(Photo Credit: BBC News)

 

Ishrat Jahan and the gender of aftermath

Ishrat Jahan

On the morning of June 15, 2004, in Ahmedabad, in the state of Gujarat in India, Ishrat Jahan and three others were killed by police. In India, these events are commonly referred to as encounters. The government claimed that Ishrat Jahan was “India’s first woman terrorist”. A recent magistrate report suggests that Jahan was simply a college student with no ties to any terrorist group whatsoever, and that the claims by the State were cynically manufactured. In India, this is a cause célèbre. In Gujarat, it is said, a dead woman haunts the State. The State is haunted.

A haunted State is a state that exists in the aftermath, a state in which the real occurs after the event, in which ethics is always deferred, always for a later determination.

Italy is a haunted State. Six Italian soldiers were killed last week in Afghanistan. Monday was a national day of mourning. As Italians gathered in the tens of thousands, it was not the soldiers who were said to haunt the assembled but rather “this gray area between peacekeeping, peace enforcement and combat operations….The ambiguity has haunted the country”. This ambiguity is precisely the clarity of the aftermath. We don’t know exactly what our mission is, but we will, once it’s accomplished. When it comes to war, the aftermath justifies the means … and the deaths.

But it’s not just the military branches of government that rely on the continual deferral of the aftermath. For example, Lauro L. Baja, Jr., a distinguished Philippine ambassador at the end of an illustrious career, faces the ignominy of a court trial: “When Lauro L. Baja Jr. returned to his native Philippines in 2007, he had just finished a four-year stint as ambassador to the United Nations that included two terms as president of the Security Council. A storied diplomatic career that began in 1967 culminated with the Philippine president conferring upon him the highest award for foreign service. Then a three-month episode from his U.N. days returned to haunt him. He was sued by Marichu Suarez Baoanan, who had worked as a maid in New York City for Baja and his wife, Norma Castro Baja. Baoanan, 40, said the Bajas brought her to the United States in 2006 promising to find her work as a nurse. Instead, Baoanan said, she was forced to endure 126-hour workweeks with no pay, performing household chores and caring for the couple’s grandchild. Baja denied the charges, saying Baoanan was compensated. He also invoked diplomatic immunity — a right that usually halts such cases in their tracks.”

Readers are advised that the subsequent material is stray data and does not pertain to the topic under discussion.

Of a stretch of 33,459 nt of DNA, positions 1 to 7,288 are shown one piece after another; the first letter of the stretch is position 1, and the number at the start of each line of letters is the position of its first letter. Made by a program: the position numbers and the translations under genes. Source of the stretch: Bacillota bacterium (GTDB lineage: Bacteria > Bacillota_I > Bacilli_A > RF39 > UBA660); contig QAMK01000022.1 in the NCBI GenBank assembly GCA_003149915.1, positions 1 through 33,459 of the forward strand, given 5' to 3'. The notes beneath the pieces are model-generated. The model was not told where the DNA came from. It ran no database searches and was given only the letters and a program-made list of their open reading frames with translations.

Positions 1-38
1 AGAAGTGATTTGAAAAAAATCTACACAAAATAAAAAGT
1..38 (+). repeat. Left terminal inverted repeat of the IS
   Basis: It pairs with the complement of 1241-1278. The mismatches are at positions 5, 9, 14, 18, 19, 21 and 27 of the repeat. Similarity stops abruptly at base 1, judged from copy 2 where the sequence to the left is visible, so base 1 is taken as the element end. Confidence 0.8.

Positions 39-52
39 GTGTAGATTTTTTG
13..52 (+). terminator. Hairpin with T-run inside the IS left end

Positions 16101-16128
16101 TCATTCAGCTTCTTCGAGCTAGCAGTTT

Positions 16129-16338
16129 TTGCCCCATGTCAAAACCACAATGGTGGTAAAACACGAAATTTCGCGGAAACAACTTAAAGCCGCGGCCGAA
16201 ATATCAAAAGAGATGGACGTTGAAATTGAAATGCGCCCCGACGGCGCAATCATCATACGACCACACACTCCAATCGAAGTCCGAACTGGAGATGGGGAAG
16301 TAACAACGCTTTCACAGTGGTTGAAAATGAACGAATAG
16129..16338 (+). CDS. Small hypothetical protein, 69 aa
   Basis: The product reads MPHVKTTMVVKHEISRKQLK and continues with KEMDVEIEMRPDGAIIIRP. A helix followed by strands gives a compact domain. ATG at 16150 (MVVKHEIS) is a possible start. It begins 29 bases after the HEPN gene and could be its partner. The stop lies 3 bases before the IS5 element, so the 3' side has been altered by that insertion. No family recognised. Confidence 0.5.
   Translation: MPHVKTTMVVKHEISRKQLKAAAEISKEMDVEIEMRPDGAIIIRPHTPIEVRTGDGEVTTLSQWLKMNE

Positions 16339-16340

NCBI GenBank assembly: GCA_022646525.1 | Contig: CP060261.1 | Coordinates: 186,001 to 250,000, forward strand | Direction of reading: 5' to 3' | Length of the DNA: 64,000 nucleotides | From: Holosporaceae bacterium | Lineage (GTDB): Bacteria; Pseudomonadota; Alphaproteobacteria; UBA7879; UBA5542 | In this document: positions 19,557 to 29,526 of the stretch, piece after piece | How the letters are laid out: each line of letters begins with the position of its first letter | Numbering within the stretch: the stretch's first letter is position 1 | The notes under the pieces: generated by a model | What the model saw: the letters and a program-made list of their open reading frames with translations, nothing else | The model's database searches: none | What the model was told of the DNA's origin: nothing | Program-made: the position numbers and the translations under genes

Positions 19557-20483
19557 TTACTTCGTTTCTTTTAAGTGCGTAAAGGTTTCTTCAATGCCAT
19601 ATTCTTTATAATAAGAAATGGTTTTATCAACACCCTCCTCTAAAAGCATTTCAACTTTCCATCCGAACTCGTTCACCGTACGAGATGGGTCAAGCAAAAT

How does this haunting work, and what does it tell us? If the allegations in the Baja case are proven, somehow those who committed the violence are haunted, because they are the subjects of history, the actors. What about Marichu Suarez Baoanan? Or Mildrate Yancho Nchang, who worked without pay or a day off for three years and then went to hospital when her employer, a Cameroonian diplomat’s wife, beat her severely. What happened to the diplomats? They got off. Diplomatic immunity.

Diplomatic immunity is one issue, a matter of rule of law and interpretations of sovereignty. Existential immunity is another. Who haunts, who is haunted, how does haunting work, and, finally, is haunting gendered?

These are stories of aftermath. From India to Italy to diplomats’ households, the haunting only begins once the period called aftermath has begun. To be confronted with or to struggle with aftermath is to be haunted, but what exactly is aftermath? “A state or condition left by a (usu. unpleasant) event, or some further occurrence arising from it” and before that, aftermath is the “second or later mowing; the crop of grass which springs up after the mowing in early summer”. The math is the mowing itself, the action and process of chopping down. The aftermath is the grass that follows the violence and the act of mowing it, again and again and again. What is the gender of math? At its root, feminine. And what is the gender of aftermath? Woman. Ask those who haunt. They’ll tell you.

(Photo Credit: news18)

Democracy? We think it would be a good idea

Today’s Guardian reports on headscarf politics, American style: “Georgia judge jails Muslim woman for wearing headscarf to court”. Here’s the nub: “Judge Keith Rollins of Douglasville, Georgia, yesterday ordered Lisa Valentine, 41, to jail after she refused to remove her scarf before entering the courtroom, citing rules governing appropriate dress. Last week, Sabreen Abdulrahmaan was forced to leave Rollins’s court before her son’s probation hearing because she would not remove her scarf.” Time to reread Joan Wallach Scott’s Politics of the Veil, in which is dissected the French laws concerning Muslim women’s coverings. Same questions as in Georgia. Why headscarves and not beards, for example. But more to the point, why jail? Why women? Why Black women? Why now?